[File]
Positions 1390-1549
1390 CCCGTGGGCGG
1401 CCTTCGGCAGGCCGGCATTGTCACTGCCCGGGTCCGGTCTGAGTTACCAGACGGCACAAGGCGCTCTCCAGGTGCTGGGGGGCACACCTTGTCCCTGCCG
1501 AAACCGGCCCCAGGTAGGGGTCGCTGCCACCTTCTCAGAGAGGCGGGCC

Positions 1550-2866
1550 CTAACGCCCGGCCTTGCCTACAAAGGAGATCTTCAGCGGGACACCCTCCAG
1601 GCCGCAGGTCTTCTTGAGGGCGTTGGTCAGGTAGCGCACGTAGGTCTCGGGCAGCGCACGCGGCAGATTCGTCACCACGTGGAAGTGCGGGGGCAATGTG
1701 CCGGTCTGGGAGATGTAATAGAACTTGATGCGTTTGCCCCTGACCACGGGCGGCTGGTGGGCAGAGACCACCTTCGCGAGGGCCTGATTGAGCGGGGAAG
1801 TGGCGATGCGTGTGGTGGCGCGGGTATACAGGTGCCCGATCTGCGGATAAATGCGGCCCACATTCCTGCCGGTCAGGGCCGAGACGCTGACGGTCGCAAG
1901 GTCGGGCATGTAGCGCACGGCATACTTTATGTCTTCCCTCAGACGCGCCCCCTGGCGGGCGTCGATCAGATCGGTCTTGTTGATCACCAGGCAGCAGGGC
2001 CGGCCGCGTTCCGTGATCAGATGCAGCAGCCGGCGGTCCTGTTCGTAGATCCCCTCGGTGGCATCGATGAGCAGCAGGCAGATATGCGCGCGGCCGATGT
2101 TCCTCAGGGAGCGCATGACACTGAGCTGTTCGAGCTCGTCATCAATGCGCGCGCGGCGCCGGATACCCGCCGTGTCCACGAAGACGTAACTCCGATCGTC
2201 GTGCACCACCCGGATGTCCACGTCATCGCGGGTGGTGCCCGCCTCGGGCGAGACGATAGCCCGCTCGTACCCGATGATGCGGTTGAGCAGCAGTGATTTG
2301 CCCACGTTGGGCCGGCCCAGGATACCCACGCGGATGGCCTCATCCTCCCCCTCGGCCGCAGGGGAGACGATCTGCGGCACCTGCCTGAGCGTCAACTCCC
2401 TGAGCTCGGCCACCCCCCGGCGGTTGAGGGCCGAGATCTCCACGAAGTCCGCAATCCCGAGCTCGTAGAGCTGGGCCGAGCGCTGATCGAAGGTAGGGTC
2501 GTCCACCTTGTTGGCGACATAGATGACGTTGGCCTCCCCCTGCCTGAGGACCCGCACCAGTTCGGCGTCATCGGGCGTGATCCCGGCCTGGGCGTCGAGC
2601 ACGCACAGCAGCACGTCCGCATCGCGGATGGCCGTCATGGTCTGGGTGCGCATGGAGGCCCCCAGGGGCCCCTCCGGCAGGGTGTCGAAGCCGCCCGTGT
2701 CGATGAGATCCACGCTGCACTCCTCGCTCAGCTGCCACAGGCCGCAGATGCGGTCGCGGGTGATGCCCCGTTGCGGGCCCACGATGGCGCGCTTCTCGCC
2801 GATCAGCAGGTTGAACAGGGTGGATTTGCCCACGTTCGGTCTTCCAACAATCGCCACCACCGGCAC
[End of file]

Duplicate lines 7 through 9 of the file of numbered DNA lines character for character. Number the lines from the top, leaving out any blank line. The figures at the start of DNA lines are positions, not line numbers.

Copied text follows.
1601 GCCGCAGGTCTTCTTGAGGGCGTTGGTCAGGTAGCGCACGTAGGTCTCGGGCAGCGCACGCGGCAGATTCGTCACCACGTGGAAGTGCGGGGGCAATGTG
1701 CCGGTCTGGGAGATGTAATAGAACTTGATGCGTTTGCCCCTGACCACGGGCGGCTGGTGGGCAGAGACCACCTTCGCGAGGGCCTGATTGAGCGGGGAAG
1801 TGGCGATGCGTGTGGTGGCGCGGGTATACAGGTGCCCGATCTGCGGATAAATGCGGCCCACATTCCTGCCGGTCAGGGCCGAGACGCTGACGGTCGCAAG